>> > while (my $key = shift) {
    >> > ref $href and reftype $href eq "HASH"
    >> > or croak "Not a HASH reference";

    >>
    >> According to the documentation, reftype returns the 'reference type'
    >> if the argument is a reference or undef otherwise. Consequently, the
    >> value of
    >>
    >> ref($href) and reftype($href) eq 'HASH'
    >>
    >> is identical to the value of
    >>
    >> reftype($href) eq 'HASH'

    >
    > The latter produces an 'undef' warning if $href is not a ref.


    As somebody else pointed out: It is possible to bless a reference into
    class 0 and in this case, ref will return false (0, to be
    precise). And (as I wrote elsewhere), descending into objects whose
    implementation happens to be a hash looks like a rather quirky
    'feature' to me. Using

    ref($href) eq 'HASH'

    avoids both problems (descending into objects and the "Possibly
    erroneous conversion detected ! Panic in the streets !!" diagnostic).
    Rainer Weikusat, Dec 19, 2012
    #4
  5. Ben Morrow <> writes:
    > Quoth Rainer Weikusat <>:
    >> Ben Morrow <> writes:
    >> > Quoth Rainer Weikusat <>:


    [...]

    >> >>
    >> >> reftype($href) eq 'HASH'
    >> >


    [...]

    >> ref($href) eq 'HASH'
    >>
    >> avoids both problems (descending into objects and the "Possibly
    >> erroneous conversion detected ! Panic in the streets !!" diagnostic).

    >
    > ...but introduces the new problem of objects blessed into the class
    > "HASH", and leaves the (as yet unaddressed) problem of objects which may
    > or may not be implemented as a hashref but which have an overloaded
    > %{}.
    >
    > Type-checking in Perl is unfortunately not the least bit easy; anyone
    > concerned about doing it properly should use


    [the usual suggestion that the solution to any problem is "download
    more stuff form the internet"]

    Personally, I would omit the check and use something like

    sub mexists($@)
    {
    my $cur;

    $cur = shift;
    for (@_) {
    exists($cur->{$_}) or return;
    $cur = $cur->{$_};
    }

    return 1;
    }

    and in case I had to deal with input values where this wouldn't work,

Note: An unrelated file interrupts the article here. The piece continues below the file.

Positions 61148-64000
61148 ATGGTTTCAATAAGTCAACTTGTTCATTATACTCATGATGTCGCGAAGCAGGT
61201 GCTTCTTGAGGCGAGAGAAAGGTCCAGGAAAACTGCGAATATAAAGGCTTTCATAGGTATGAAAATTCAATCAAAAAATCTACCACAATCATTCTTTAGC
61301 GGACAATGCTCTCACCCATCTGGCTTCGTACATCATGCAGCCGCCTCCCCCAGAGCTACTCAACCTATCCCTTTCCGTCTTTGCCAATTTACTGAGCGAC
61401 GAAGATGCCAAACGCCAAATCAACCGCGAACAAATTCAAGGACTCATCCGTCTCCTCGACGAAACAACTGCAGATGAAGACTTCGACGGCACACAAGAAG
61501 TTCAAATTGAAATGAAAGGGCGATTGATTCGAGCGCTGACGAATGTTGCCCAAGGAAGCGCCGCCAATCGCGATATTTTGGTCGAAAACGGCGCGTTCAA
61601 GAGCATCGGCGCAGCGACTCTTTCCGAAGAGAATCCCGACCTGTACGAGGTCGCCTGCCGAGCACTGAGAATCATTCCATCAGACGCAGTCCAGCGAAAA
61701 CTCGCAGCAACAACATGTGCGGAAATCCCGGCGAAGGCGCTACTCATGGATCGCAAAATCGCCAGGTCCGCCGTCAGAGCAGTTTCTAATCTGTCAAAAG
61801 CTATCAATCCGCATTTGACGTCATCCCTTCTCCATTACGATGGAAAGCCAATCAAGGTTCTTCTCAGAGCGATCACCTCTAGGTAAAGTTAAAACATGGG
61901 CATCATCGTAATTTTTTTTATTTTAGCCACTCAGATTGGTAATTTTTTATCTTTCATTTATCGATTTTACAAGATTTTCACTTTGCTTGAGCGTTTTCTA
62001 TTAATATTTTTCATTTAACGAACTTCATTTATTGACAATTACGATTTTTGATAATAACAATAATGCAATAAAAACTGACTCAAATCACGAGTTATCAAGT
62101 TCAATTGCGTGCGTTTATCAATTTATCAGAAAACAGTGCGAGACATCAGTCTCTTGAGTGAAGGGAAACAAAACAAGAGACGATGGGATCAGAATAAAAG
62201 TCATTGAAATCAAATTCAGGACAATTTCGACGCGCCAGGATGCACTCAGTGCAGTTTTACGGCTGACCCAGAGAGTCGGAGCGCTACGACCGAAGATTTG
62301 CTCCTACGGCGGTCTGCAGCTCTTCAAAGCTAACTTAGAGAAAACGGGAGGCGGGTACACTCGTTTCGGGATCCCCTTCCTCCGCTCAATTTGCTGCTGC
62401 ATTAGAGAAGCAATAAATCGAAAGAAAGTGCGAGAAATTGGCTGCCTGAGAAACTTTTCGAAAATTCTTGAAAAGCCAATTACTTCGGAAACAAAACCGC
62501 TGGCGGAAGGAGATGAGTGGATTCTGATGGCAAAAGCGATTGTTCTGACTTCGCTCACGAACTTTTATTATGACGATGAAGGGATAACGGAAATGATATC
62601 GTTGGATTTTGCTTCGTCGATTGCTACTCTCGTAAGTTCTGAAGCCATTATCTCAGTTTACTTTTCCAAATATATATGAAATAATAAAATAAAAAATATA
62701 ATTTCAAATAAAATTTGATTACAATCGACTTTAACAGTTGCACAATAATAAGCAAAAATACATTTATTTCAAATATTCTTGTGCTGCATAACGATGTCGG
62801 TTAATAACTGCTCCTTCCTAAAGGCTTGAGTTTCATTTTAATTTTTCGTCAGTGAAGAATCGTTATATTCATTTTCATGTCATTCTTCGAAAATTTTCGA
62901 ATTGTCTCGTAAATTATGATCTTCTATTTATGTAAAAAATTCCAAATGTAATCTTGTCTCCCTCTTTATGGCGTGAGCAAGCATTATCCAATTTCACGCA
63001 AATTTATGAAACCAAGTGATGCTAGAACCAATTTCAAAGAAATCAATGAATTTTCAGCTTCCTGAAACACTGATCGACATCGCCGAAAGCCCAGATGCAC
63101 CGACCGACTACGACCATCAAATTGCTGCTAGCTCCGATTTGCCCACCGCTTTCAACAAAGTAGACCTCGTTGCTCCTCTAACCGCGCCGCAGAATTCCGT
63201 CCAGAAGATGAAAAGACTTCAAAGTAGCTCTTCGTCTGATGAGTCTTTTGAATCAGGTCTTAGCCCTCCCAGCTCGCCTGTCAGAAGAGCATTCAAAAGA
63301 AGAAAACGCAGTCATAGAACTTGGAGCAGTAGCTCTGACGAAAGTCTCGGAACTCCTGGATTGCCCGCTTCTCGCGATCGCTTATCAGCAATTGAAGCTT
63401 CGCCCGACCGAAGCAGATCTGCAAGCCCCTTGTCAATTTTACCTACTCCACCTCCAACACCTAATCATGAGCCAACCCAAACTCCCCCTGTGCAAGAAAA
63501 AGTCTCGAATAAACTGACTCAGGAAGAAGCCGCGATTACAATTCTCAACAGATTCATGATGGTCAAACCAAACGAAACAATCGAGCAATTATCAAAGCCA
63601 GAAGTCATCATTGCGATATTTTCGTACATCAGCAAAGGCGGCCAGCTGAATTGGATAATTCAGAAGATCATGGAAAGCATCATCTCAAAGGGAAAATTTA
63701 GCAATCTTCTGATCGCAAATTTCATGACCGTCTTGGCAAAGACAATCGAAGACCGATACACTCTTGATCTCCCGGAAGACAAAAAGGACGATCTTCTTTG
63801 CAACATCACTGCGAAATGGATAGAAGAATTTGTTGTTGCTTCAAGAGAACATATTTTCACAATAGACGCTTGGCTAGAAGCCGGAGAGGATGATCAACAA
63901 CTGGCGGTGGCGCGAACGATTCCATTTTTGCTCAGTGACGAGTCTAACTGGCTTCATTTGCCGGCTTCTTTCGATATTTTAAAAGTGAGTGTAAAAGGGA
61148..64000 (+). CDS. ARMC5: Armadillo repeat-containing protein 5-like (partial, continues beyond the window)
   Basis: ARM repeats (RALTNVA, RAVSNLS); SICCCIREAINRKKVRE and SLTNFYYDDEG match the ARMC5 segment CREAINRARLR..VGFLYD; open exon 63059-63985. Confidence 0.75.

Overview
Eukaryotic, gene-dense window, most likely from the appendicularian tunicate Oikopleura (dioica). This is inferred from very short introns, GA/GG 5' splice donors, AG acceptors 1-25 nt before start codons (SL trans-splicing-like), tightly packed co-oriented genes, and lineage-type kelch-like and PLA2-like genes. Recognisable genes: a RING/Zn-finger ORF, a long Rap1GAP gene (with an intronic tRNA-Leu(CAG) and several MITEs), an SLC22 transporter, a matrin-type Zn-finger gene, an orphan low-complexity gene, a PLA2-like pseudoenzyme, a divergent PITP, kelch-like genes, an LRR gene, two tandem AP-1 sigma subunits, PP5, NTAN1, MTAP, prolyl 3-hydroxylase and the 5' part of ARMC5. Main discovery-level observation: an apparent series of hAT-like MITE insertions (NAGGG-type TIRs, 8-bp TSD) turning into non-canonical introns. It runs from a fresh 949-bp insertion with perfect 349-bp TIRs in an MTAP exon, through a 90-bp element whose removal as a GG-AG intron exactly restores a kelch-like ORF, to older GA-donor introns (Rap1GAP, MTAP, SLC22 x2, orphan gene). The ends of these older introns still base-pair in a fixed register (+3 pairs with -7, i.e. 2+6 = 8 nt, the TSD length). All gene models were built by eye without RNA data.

I would either extend it to cover these cases as well or get rid of
    the 'annoying' inputs, whatever seemed more feasible. In certain
    cases, eg the 0 and HASH 'classes', when people are purposely
    disregarding recommendations/ requirements in the documentation, they
    start to deserve whatever might be hitting them because of that. It
    should also be relatively easy to circumvent even the most
    sophisticated 'perl argument valdiation system' by runtime-linking
    suitable C code into the interpreter, meaning, intentional (or even
    accidental) sabotage is always an option.

    "It would prefer that you stayed out of its living room because you
    weren't invited, not because it has a shotgun."
    Rainer Weikusat, Dec 19, 2012
    #5
  6. Rainer Weikusat <> writes:

    [...]

    > Personally, I would omit the check and use something like
    >
    > sub mexists($@)
    > {
    > my $cur;
    >
    > $cur = shift;
    > for (@_) {
    > exists($cur->{$_}) or return;
    > $cur = $cur->{$_};
    > }
    >
    > return 1;
    > }
    >
    > and in case I had to deal with input values where this wouldn't work,
    > I would either extend it to cover these cases as well or get rid of
    > the 'annoying' inputs, whatever seemed more feasible.


    Slight alteration: Since the 'object stored in a hash' case is rather
    common, I'd probably make that

    use Scalar::Util qw(blessed);

    sub mexists($@)
    {
    my $cur;

    $cur = shift;
    for (@_) {
    !blessed($cur) and exists($cur->{$_}) or return;
    $cur = $cur->{$_};
    }

    return 1;
    }

    instead, at least after thinking about it for some time.
    Rainer Weikusat, Dec 19, 2012
    #6